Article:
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I have the same old shotgun in 20 gauge. Really nothing much to it. I was doing a search because the left side of the receiver where the hammer resides is cracked. I was going to shoot it until I found the crack and decided that it was unsafe to shoot.
I've got almost the exact clone to Silversport's shotgun...except mine is 16 *****, has always belonged to my brother and has something I've always called "Mickey Mouse Ears" attached to the end of the barrel.
It was a device made of rubber comprised of 3 rings that was supposed to help you bag more birds by showing you how much lead you needed to get the bird.
Always worked for my brother, never worked for me (I was forever using the wrong ring :roll: ).

Anyway, what little I could find out about it was that this is actually the SECOND version of that gun.
Here's what someone wrote about it, at WikiAnswers (this being a copy of an answer that was orignally given at an unnamed firearms forum)

"Savage bought Stevens in 1920. The Gun Trader's Guide says the Stevens 94 single-shot was made from 1939-1961(the Blue Book says 1929-discontinued.) Came in 12,16, 20,28,.410 with full choke bbls. from 26" to 36". $105.
The 94C from was made 1965 to date(it's a 1998 GTGuide.) $125. Same as the 94 except it has a checkered stock and a fluted forearm on the later production.

So there you go.

Since its a 94C, it can't date any older than 1965 (which would make mine an early version, backed up by the fact that stock on my gun is nothing like what is described above).
However, I checked Savage's website and they do not currently list a Model 94 ANYTHING, so the gun went out of production, sometime between 1998 and now (2010).

The "Mickey Mouse Ears" I aluded to before is an aftermarket item and not something that would've been a factory option for that gun.

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hello , i live in france , and my gand mother give me all the arm of my grand father , one of then is the same of your

a stevens 94c , from usa ! i don't now anithing about it , but i want do stay with it , to remenber my grand father !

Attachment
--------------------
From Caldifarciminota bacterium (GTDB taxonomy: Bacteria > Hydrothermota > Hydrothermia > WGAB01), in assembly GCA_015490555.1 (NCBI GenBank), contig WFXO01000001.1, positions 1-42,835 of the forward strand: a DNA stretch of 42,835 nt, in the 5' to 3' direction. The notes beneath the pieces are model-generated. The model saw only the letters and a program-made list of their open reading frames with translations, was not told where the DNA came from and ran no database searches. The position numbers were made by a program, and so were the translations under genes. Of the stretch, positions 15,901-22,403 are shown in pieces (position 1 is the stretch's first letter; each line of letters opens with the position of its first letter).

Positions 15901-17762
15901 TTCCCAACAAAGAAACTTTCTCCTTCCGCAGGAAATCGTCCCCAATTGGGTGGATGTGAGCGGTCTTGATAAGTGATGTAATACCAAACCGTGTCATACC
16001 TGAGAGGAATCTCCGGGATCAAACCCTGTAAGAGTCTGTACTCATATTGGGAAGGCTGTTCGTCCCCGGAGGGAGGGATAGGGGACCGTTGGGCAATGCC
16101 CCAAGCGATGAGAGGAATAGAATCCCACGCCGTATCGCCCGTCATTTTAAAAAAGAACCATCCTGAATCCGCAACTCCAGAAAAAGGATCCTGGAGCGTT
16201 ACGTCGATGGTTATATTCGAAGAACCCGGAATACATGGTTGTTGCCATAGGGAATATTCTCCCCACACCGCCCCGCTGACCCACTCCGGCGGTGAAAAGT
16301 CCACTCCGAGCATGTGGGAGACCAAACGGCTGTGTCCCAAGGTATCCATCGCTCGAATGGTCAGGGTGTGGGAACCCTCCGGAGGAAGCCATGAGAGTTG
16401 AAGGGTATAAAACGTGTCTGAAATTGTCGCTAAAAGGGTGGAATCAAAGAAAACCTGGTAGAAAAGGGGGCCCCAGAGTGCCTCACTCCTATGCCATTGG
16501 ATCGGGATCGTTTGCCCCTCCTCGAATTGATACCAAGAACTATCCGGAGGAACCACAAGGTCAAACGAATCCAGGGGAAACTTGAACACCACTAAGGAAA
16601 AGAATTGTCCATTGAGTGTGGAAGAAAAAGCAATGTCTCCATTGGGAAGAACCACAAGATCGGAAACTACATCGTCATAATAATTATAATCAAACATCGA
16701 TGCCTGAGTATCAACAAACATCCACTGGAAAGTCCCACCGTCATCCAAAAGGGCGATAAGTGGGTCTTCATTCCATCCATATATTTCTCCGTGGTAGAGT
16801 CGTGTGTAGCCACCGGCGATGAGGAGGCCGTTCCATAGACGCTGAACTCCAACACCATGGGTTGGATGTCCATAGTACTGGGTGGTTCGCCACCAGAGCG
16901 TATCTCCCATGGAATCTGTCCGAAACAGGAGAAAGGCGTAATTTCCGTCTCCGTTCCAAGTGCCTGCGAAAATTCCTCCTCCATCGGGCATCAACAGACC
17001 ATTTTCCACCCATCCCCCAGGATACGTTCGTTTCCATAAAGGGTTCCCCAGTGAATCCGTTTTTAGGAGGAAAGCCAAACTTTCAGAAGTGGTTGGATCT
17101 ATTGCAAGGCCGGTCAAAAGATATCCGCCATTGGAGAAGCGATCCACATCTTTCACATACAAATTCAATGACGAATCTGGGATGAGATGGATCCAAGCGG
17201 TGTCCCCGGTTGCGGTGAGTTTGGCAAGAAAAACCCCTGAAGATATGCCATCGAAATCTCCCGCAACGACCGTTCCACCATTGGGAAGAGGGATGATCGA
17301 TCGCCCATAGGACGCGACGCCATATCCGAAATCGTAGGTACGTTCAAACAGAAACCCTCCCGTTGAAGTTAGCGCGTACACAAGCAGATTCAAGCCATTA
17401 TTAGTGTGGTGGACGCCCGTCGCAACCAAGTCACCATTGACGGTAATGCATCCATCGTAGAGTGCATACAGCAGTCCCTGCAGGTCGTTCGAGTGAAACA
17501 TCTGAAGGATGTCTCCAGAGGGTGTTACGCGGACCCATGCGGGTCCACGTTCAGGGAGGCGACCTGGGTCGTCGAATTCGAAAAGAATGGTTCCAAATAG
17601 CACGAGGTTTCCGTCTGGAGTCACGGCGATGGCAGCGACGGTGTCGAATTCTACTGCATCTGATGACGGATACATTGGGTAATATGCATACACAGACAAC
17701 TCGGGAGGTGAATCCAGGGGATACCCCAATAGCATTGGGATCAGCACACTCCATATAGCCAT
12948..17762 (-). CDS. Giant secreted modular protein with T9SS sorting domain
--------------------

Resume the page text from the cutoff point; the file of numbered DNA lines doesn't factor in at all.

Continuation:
That is a nice sentiment. Thanks for sharing that with us.
I have one of my grandfather's shotgun's, too. An H&R Model of 1915 (he would've been 14 at that time) in 16 ga.
No forearm and I don't know if its even safe to shoot anymore.

i even have a 22 LR automatic it's fun for shoot on target
Small world!
I too have a .22LR auto. erwan.
I inherited it from my late father.
Its a Ruger Mk.1 pistol and he got it in the early 1960's.
I grew up learing to shoot with that pistol.

What type of gun is your 22?


Since this thread is the first hit in a google search for this shotgun, I thought I'd add in some information that hasn't been discussed yet, in case someone else is looking for info on their Savage single shot.

I just realized that I have some older catalogues laying around the house, so I just pulled them out and, yep, there it is - The 1981 Savage catalogue.

On page 7, they show the model 311 SxS and the model 94-C (apparently there's a dash in there).
There's also mention of a more cost effective version of the 94, the 9478.

As described in an earlier post, the 94-C shown in the catalogue features the checkered pistol grip and fluted forearm stocks, but the 9478 shows the plain stocks, like my brother's gun.
(side note: the checkering seen on the pistol grip of both the 311 and the 94-C must've been a "standard" design, as it is the same one that was featured on the pistol grip of my Stevens 511 SxS).

The main difference between the two varients is in the location of the unlocking lever.
On the 94-C (and the original 94, I suppose), the lever is located on top of the receiver, just behind the hammer.
On the 9478, its a "button" (for lack of a better word) that is almost the same height as the trigger guard and located right in front of it.